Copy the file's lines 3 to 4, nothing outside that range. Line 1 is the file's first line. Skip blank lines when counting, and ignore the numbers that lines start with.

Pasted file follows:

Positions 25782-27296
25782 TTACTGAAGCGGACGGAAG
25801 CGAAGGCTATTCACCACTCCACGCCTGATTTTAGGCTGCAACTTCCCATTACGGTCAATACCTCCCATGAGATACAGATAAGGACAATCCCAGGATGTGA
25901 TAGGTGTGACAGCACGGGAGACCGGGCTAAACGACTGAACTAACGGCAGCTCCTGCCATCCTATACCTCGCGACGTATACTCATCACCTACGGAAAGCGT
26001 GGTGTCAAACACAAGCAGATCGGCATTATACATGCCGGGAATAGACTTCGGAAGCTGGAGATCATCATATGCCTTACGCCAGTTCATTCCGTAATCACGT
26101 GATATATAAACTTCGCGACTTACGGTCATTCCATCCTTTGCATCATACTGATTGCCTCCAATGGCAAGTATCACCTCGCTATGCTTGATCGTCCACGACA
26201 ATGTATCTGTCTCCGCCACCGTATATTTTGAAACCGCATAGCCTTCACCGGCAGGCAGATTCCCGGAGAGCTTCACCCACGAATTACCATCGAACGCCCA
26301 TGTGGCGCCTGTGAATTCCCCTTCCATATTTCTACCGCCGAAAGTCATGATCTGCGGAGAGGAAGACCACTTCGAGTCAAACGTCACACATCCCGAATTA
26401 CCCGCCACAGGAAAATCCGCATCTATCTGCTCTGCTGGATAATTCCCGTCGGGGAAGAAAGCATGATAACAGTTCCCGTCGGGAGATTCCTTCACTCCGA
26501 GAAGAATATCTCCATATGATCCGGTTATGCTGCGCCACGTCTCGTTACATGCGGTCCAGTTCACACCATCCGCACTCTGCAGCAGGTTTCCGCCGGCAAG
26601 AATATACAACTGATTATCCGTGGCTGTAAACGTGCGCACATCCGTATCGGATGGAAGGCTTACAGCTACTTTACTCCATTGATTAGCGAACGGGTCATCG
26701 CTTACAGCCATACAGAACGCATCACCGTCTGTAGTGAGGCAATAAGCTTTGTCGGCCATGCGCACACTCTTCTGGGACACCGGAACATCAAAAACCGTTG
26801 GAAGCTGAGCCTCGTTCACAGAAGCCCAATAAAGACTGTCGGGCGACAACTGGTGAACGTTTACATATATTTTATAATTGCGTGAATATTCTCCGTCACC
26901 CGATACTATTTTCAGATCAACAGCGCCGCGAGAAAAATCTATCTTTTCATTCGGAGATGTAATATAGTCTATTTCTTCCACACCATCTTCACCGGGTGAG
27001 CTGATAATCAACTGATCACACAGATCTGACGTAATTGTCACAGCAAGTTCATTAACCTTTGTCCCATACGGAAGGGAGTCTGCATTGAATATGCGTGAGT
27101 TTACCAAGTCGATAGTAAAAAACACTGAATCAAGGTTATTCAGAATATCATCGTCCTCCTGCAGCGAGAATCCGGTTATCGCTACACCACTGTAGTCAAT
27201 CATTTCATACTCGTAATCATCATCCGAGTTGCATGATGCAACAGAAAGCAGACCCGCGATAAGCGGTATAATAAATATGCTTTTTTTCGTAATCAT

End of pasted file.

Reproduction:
25801 CGAAGGCTATTCACCACTCCACGCCTGATTTTAGGCTGCAACTTCCCATTACGGTCAATACCTCCCATGAGATACAGATAAGGACAATCCCAGGATGTGA
25901 TAGGTGTGACAGCACGGGAGACCGGGCTAAACGACTGAACTAACGGCAGCTCCTGCCATCCTATACCTCGCGACGTATACTCATCACCTACGGAAAGCGT